I thought I had exhausted this topic with the first Winter Egg Production post. I had known for a long time about the effects of light on chickens. Farmers typically use lights to keep chickens producing during the winter months. Lamps are even used in smaller operations because the electricity is usually less expensive than letting the chickens stop laying. However, the first post pointed out the reasons that I don’t use lighting.
All of my chickens are cold hearty breeds, such as Americanas and Australorps. So, I don’t heat the coop in winter. If it’s an especially cold day, I keep the coop closed. Even though the coop isn’t insulated, it’s extremely wind resistant due to the construction methods used, so it really has to get exceptionally cold to affect the chickens. If you don’t have cold hearty breeds, you must always heat your coop to keep the chickens from dying in extreme cold conditions.
I keep track of the coop temperature as part of monitoring the birds. The trend I noticed is that chickens will lay more eggs when conditions are warmer, even if the amount of daylight falls below the 12 to 14 hour level. In fact, egg production can get to near half levels. For example, my chickens will typically lay 248 eggs in August. With the right winter temperatures, egg production can near 124 eggs, instead of the 63 I normally get. This fact was borne out recently during a warm spell when egg production unexpectedly increased.
My personal research led me to look for verification online. One article, What Minimum Temperature Do Hens Need to Lay Eggs?, actually sets temperature levels for egg laying. The information doesn’t completely coincide with my own statistics, but the author seems to be talking about chickens in general and mine are definitely cold hearty. The eggs you get will depend on all sorts of factors, including the amount of time that the chickens are allowed to wander around outside foraging. Mine are free to roam my properly as long as I don’t see any hawks circling overhead.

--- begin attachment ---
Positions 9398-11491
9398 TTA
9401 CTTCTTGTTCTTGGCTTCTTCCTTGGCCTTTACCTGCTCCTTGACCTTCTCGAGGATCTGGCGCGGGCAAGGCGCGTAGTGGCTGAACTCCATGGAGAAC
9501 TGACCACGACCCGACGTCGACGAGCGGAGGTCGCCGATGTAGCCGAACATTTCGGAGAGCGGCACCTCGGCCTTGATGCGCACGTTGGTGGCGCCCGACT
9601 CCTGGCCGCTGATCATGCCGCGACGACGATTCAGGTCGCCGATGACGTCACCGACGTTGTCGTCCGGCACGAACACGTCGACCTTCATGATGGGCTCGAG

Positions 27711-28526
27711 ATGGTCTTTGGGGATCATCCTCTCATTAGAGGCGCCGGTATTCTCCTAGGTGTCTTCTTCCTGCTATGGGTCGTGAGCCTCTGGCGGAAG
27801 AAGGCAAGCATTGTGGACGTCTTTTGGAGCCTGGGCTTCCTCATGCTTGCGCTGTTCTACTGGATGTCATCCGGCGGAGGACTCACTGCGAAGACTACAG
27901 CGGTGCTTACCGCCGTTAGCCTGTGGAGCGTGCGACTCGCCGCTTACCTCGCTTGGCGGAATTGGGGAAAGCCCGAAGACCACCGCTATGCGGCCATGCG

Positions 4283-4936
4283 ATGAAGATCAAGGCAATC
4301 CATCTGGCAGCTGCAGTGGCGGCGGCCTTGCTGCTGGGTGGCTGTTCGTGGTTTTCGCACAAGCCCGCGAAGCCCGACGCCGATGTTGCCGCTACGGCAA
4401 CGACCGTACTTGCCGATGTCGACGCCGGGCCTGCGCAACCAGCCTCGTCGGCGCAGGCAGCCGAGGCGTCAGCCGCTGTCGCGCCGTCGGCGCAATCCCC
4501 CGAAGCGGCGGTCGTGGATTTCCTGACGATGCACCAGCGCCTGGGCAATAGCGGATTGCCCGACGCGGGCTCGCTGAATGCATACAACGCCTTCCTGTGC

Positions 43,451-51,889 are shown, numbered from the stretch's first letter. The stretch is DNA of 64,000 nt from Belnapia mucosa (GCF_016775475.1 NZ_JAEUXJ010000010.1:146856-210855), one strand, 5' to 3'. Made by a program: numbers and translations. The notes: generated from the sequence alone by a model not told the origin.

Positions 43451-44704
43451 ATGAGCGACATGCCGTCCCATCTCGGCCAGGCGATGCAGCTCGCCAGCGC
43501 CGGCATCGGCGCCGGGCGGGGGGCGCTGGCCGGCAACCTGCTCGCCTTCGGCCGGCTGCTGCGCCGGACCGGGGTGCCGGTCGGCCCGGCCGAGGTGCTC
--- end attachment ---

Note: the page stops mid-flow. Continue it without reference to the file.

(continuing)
There are a number of articles that also discuss the effects of humidity—something I haven’t measured to date, but intend do start doing. So, it appears that my earlier post was a little light on details. Yes, you need appropriate light to obtain decent egg production, but chickens also appear to need proper temperatures and humidity as well. The environment also has an effect on egg laying, as well as the quality of the eggs you receive.
As with anything, the output you receive is directly proportional to the input you provide. Egg laying is a science that is misunderstood by many people who raise chickens. Understanding how to help you chickens produce better eggs is essential if you want to obtain the maximum benefits from your investment. Let me know your thoughts about chickens and egg laying at John@JohnMuellerBooks.com.